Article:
In the first of a new series, Tracy Ebdon-Poole explains how TaxCalc spotted the signs and then engineered its business to ensure the impact of the Covid-19 pandemic was minimised.
It all started on New Year’s Day. I was watching Sky News and the ‘breaking news’ happened to be the epidemic, thought to be an outbreak of pneumonia in Wuhan city. Fast forward to 30 January 2020 and there were 7,818 confirmed cases worldwide, the majority in China, but there were 82 cases reported in 18 countries outside of China.
On 31 January 2020 we decreed, as a board, this was one to watch.
In early February, one of our employees informed us that his wife, a Chinese national who worked for Huawei, would be arriving home in the UK on the 15 February from Dalien in China. Although she was staying some considerable distance from Wuhan and Hubei Province, they’d had 20 cases reported so far. On her return, she was going to be in quarantine for 14 days at the behest of Huawei, and what should he do?
Ruth, our HR Director, scoured the Home Office website and there was absolutely nothing mentioned about Covid-19 and a 14-day quarantine period on entry to the UK. In the absence of any government advice available, the decision was made that he should work from home and keep in touch with HR on a daily basis. My initial thoughts were that if a UK-based Chinese company were quarantining their own staff on entry to the UK then this was serious and with over 100 staff to consider, we had some serious planning to do.
Thanks to Quan’s honesty and integrity, our Covid-19 Commercial Strategy was conceived.
The board met shortly after and we determined our initial strategy in the knowledge that it would be ever-evolving. Meetings with leadership teams followed. All employees calling in unwell were now to report straight to HR where all illness would be recorded, along with symptoms experienced.
From mid-February our IT team worked flat out and our systems were stress-tested to the max. We purchased additional laptops and IT equipment to ensure that we could maintain and support our systems should we have to work remotely for a period of weeks, or even months.
It was that week we made the decision to move towards a full closure of the office. Covid-19 was spreading like wildfire and as we’re a family business this was an easy decision to make.
Those employees who used public transport, had low immunity or were recovering from illness were the first to transition to home working. The rest of the company followed in quick succession.
By 11 March 2020, the TaxCalc team were all safe at home, working as normal. When the schools shut, we simply moved to shift work to accommodate those with school age children. TaxCalc 2020 was released without delay, and the customer care team has supported our customers as if it were business as usual.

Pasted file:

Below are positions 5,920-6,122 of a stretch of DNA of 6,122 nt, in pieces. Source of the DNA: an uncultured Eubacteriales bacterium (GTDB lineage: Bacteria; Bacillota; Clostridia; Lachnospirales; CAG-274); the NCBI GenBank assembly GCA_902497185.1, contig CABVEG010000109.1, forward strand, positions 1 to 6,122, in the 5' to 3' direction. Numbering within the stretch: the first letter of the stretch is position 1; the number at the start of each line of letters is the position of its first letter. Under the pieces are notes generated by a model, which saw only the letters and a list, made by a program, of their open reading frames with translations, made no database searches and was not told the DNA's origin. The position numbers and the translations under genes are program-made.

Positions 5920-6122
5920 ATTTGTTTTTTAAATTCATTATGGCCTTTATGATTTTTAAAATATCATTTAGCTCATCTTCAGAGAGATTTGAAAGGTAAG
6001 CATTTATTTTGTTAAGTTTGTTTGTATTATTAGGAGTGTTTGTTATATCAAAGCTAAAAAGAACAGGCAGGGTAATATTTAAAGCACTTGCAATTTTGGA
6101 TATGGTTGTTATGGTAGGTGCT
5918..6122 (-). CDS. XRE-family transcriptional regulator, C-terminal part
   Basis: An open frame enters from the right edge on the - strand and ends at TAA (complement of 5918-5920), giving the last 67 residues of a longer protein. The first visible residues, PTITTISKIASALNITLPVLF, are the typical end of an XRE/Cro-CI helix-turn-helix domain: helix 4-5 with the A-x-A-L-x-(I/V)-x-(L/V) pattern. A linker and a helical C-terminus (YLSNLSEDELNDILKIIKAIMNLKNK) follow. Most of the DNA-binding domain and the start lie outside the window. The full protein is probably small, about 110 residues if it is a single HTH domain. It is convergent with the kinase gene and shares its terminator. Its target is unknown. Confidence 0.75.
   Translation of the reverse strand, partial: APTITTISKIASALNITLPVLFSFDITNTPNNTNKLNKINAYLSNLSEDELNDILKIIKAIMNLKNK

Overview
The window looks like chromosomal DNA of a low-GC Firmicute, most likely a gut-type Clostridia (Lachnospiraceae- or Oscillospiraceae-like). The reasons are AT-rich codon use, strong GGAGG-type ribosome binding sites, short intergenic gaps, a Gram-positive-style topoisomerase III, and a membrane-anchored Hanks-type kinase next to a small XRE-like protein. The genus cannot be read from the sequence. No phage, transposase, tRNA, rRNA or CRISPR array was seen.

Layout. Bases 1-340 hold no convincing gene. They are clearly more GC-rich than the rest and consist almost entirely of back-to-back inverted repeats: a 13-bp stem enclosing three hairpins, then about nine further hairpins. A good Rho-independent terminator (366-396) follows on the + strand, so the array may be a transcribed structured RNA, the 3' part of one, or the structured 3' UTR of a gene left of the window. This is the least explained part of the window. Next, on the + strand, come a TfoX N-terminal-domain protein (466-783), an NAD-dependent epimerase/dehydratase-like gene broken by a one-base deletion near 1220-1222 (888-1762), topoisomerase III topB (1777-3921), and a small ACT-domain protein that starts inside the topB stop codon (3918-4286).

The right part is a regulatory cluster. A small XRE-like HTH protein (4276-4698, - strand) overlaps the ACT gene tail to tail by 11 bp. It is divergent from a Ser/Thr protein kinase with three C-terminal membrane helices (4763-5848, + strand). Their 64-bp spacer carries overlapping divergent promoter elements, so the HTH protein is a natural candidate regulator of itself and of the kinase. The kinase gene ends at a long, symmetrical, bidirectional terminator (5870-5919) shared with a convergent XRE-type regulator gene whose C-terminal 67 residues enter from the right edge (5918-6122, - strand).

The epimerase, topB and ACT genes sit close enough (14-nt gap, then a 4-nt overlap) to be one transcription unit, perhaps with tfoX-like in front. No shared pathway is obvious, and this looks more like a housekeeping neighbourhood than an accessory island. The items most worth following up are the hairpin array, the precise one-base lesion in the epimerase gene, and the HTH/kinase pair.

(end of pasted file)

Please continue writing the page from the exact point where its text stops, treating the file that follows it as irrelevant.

We made the right decision as, thankfully, only three of our team had mild to severe Covid-19, and this was contained in their home environment. At the time of writing, everyone in our team is well and I’m proud to say that all members of staff have supported the company above and beyond the call of duty. We have much to be thankful for.
As Covid-19 creates further economic uncertainty and loss, maximising returns, managing risk and ensuring the survival of business, demands a deep commercial understanding of changing market conditions and government policy.
As a business, we have been focussing on our continuity strategies and how to minimise workplace costs, support our customers, support and manage our employees while still navigating a broad range of interrelated issues.
We are now adapting these business continuity strategies for the next phase. We have a ‘War Cabinet’. We meet daily, hourly if necessary, addressing the needs of our customers and our employees. We stress-test trading and financial scenarios, manage initiatives working at a sometimes-granular level, with cross-functional teams. We monitor progress, catch the odd dropped ball or two and never stop planning for a different but exciting future.
It is imperative that we have a clear-sighted view of the wider economic picture and review and scrutinise every part of the business as it is now, and how it will emerge as a trading entity going forward. Remote working is now our new normal and still will be for the foreseeable future.
There is one thing of which I am certain. What we will find on the other side of this pandemic, will not look like the ‘normal’ we took for granted in 2019. If necessity is indeed the mother of invention, then although economic impact has been significant, this pandemic will bring about an entirely new and agile category of business that will serve as an accelerant to innovation and exciting times might just lay ahead.
• Tracy Ebdon-Poole is Chief Executive of TaxCalc